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PUBLISHED: 15:07 26 August 2009 | UPDATED: 11:00 23 August 2010

STUDENTS and teachers have rubbished claims that exams are getting easier as A-Level pass rates rise for the 27th consecutive year. Teenagers across the county were celebrating their successes last Thursday as A-level pass rates rose to a record 97.5 pe

STUDENTS and teachers have rubbished claims that exams are getting easier as A-Level pass rates rise for the 27th consecutive year.

Teenagers across the county were celebrating their successes last Thursday as A-level pass rates rose to a record 97.5 per cent, up 0.3 per cent on last year.

Critics have questioned the modular system which allows students to take resits to boost their final results as well as a focus on exam preparation, which has seen youngsters memorising guidance given to markers to help them score maximum marks.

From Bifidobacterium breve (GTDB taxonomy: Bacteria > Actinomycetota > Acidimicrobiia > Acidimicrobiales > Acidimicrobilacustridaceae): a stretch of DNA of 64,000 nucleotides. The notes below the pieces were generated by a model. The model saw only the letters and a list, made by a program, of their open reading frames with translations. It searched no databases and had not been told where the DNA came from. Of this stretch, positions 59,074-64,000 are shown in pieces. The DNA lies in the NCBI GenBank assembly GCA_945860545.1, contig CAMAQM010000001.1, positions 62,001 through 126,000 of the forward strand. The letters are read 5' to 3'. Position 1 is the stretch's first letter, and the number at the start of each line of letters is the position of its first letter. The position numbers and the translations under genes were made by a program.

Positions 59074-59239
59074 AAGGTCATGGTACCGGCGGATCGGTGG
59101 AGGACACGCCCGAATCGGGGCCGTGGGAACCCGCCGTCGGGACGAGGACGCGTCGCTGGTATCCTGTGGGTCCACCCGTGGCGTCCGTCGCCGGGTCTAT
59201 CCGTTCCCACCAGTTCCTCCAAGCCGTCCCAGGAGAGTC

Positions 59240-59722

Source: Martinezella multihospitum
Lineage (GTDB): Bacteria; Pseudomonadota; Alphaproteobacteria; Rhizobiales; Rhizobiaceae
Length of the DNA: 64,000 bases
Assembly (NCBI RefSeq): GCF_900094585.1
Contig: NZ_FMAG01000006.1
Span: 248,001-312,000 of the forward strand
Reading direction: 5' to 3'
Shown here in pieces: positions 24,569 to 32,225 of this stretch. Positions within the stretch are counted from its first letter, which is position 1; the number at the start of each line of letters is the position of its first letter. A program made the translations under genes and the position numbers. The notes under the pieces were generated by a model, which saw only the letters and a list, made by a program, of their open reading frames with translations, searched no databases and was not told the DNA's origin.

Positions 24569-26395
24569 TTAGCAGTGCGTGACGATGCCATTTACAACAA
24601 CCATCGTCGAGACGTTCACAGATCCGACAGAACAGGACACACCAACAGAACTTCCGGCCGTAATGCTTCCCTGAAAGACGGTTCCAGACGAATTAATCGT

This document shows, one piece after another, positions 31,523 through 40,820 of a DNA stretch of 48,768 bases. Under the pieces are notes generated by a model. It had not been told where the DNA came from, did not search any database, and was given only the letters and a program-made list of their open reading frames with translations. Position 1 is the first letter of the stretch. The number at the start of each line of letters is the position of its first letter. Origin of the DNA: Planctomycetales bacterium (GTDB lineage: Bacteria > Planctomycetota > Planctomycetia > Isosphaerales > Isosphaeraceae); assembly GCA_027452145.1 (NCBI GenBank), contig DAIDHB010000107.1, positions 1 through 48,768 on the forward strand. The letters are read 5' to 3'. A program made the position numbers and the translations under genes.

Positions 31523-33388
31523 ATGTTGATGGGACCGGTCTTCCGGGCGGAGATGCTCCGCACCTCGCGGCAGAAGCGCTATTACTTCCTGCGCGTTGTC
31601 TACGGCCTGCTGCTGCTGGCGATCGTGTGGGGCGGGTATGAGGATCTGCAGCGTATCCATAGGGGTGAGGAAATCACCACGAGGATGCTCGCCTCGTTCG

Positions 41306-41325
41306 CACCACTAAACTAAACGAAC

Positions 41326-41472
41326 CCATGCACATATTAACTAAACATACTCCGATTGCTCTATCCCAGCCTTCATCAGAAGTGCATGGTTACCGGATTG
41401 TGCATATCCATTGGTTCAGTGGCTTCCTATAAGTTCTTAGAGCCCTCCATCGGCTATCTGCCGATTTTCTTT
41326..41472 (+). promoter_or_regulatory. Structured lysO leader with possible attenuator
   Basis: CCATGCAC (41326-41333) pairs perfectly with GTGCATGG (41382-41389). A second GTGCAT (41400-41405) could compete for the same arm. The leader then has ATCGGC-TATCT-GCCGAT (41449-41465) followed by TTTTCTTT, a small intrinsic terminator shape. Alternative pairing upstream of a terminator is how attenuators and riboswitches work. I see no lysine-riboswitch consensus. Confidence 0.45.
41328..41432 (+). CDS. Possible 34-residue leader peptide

But as students opened their results, they were supported by teachers in denying claims.

Gravesend Grammar School for Boys student James Rolf, 18, of Sallows Shaw, Sole Street, got three A-grades and a B and is heading to Durham University to study physics.

He said: "I haven't done any of the A-Level exams in earlier years so I can't really say if they are getting harder or not but I had to put in a lot of work to get these grades. It wasn't easy."

Alan Smithers, Professor of Education at the University of Buckingham, said the 20 per cent rise of pupils passing A-levels from 1990 and 2008, when the international baccalaureate (IB) had remained almost constant, was proof of a relative fall in standards.

Conservatives also accused the government of 'dumbing down' the exams system, and proposed a new league table based on the destination of school-leavers, giving higher points for entry to top universities.

Geoff Wybar, head of Gravesend Grammar School for Boys, said: "We here the same thing every year and it is plain to see that performance has been improving over the last 27 years. But a few things need to be said about that.

"There is some evidence to suggest that IQs are increasing around the world and if you have a educational system that's based on testing of this kind then of course people are going to keep getting better at it. But students and staff are working very hard to achieve these results.

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